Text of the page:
DOGS NSW - Distinguished Service / Life Membership Awards
The Distinguished Service and Life Membership awards exist to recognise the valuable contribution of individuals to the current and future existence of the organisation. In particular, the Awards System, described below, is intended to recognise a wide range of factors, more than simply by being a long-term Member. It also seeks to create awards so that significant contributions to DOGS NSW may be recognised appropriately.
The two Awards available to Members are: 1. Distinguished Service Award 2. Honorary Life Membership
Please click here to view the criteria and how to nominate.
ANKC Health & Well Being Committee COVID 19 - Advice to breeders
Realising that bitches were mated or whelped prior to the introduction of travel and social distancing restrictions, the CHWC hopes that the following advice will help in the process of transferring puppies to their new owners.
In addition the ANKC has received many inquiries in regard to continuation of breeding during this time of Government limitations, this of course is a personal choice but the ANKC recommends that before you mate a bitch, you give serious consideration to difficulties that may be encountered in relocating puppies to their new homes, transporting puppies both inter and intrastate can be a problem as are limited flights between states.
COVID 19 – the basics COVID 19 is one of a large group of Corona viruses that affect many species. These viruses, like most, are generally species specific and rarely transfer to or affect any other species. Both dogs and cats have corona viruses, but these are genetically very far removed from COVID 19. There has been no recorded transfer of dog and cat Corona viruses to humans and vice versa.
Socialising during the COVID 19 pandemic Because of the limited movement and social distancing of people during the COVID 19 lockdown, breeders will have to be more inventive with their puppy socialisation, particularly if there are no children around.
Lots of play activity, try having different outfits, hats, noises, toys; most of which are usually done anyway. Take a few puppies out at a time in a trolley or pram to walk around the park or the block to see different places, people running past etc.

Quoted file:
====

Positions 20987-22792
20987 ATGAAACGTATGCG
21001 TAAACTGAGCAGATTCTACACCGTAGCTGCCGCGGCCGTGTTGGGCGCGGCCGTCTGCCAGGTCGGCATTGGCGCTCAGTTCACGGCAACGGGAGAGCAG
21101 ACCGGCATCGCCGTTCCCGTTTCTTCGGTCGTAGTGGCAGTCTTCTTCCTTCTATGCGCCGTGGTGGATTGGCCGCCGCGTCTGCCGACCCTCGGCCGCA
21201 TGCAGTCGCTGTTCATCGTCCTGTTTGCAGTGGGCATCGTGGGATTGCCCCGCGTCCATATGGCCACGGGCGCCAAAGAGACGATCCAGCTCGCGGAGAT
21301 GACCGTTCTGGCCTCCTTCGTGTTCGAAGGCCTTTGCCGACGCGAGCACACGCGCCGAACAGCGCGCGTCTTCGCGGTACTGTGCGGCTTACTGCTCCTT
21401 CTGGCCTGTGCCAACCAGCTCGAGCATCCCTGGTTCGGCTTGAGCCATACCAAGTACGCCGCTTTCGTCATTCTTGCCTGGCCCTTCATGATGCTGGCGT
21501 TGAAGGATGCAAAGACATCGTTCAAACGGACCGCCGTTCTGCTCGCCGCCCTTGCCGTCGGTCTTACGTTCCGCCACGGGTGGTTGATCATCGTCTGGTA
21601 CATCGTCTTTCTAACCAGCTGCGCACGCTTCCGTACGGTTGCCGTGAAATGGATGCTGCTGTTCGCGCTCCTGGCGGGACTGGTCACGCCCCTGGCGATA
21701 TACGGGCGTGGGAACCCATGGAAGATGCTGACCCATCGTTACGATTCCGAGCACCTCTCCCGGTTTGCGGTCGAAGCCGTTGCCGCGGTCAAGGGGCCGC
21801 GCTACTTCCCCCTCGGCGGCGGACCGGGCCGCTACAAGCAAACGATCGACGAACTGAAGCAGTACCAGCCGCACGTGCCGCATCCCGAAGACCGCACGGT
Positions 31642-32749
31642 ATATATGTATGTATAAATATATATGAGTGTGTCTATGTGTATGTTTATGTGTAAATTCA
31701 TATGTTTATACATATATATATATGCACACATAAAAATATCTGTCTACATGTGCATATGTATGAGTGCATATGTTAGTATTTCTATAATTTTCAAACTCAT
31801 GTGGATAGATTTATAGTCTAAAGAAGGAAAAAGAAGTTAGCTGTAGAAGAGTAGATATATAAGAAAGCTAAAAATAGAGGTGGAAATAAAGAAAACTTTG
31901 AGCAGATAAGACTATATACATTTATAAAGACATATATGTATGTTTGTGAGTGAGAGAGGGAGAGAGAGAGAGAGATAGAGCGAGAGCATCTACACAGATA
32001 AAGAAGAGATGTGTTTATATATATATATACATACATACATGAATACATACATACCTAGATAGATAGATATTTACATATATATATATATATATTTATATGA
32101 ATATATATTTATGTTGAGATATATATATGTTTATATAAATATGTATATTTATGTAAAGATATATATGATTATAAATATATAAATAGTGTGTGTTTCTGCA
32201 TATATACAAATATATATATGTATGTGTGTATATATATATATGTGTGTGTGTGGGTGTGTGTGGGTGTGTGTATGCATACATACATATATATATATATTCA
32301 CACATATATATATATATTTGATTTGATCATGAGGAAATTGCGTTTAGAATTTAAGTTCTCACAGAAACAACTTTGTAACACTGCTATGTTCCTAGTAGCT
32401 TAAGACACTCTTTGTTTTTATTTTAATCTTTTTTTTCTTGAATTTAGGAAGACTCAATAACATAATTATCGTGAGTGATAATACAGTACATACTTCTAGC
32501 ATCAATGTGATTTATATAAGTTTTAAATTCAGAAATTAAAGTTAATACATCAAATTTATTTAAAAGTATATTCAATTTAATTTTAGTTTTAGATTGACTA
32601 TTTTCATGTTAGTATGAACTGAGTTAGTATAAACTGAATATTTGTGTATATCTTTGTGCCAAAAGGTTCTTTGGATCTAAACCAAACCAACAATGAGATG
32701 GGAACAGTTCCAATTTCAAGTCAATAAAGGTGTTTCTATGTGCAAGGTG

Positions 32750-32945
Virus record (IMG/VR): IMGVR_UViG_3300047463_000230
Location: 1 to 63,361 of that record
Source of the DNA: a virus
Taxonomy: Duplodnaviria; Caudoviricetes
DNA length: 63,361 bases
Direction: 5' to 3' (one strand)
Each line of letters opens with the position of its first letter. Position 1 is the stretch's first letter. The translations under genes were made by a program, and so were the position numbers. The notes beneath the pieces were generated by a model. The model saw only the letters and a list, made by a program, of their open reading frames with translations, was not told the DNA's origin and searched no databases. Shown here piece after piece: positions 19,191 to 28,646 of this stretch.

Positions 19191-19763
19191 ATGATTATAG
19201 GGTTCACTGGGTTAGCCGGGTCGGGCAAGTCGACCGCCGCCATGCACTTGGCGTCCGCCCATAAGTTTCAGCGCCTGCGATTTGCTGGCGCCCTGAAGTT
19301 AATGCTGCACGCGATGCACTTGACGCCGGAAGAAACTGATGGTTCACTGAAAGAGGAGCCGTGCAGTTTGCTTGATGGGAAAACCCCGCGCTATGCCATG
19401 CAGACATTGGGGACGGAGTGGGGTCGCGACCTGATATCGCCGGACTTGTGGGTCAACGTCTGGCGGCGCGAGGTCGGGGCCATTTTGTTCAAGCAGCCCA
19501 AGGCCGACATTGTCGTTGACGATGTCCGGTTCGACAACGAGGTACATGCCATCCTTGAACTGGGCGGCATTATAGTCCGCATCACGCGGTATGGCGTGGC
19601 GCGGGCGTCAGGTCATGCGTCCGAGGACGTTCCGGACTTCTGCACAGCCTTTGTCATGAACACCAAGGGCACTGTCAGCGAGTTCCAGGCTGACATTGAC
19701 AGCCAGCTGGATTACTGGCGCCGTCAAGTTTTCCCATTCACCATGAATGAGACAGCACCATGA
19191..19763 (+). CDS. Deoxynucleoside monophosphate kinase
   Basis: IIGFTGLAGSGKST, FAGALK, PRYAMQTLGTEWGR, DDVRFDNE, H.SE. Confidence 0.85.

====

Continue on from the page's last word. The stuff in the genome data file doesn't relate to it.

Do more one on one handling, particularly in those breeds that really need the individualisation (GSD, Rottweiler, etc). Stress to new owners that they will need to keep up this socialisation after they leave your care.
Placing a Puppy during COVID 19 – Safety Advice 1. Do most of your normal checks, talking to prospective owners by phone, email, Facebook etc, ahead of time. Send photos, videos of the puppies, how they are being kept and raised, shots of the parents etc.
2. Check the credentials of the new owners, safe yards and fencing, members of the family, young children etc. Give copies of the relevant health certificates to people you expect to take a puppy. Have your puppy pack ready with dietary advice, spare puppy food, vaccination certificates etc, all ready to go before people arrive to see the puppy (or puppies).
3. Explain to prospective owners ahead of time what to expect. Ask whether anyone has had contact with anyone with COVID 19 or whether they have a cold or flu. Ask that older and/or compromised people and young children do not come to view the puppies. Only allow 1-2 people to come at any one time. Have everyone use a hand sanitizer or soap and water before handling the puppies.
4. Put the puppies to be viewed in a playpen, preferably outside, where the puppies can be placed into before the people arrive. Limit the number of puppies brought out. Prospective owners can then handle the puppies without direct contact with you. Any puppies not going can be wiped over with disinfectant (or washed) after the other puppy has gone.
5. Have all the paperwork ready, if anything needs signing, use a pen that they can then keep or you wipe it down with disinfectant/hand sanitiser. Keep the time spent with prospective owners to a minimum. Wash your hands and all open surfaces around the puppy area after the people leave.
6. With the restrictions on travel and only for essential business, it becomes quite difficult to sell puppies and comply with the necessary requirements. All the advice that we can give is how to limit your exposure to the virus when people come to view puppies.
[Note: It has been brought to our attention that in some jurisdictions people visiting your home, to pick up a puppy may be considered to be non-essential and therefore a finable offence, please check you State or Territory COVID 19 Regulations before arranging for puppies to be viewed or picked up.]
Dr. Karen Hedberg BV.Sc Chairperson ANKC Ltd Health and Wellbeing Committee
DOGS NSW Media & Government Legislation Committee Press Release: COUNCILS AND PLANNING LAWS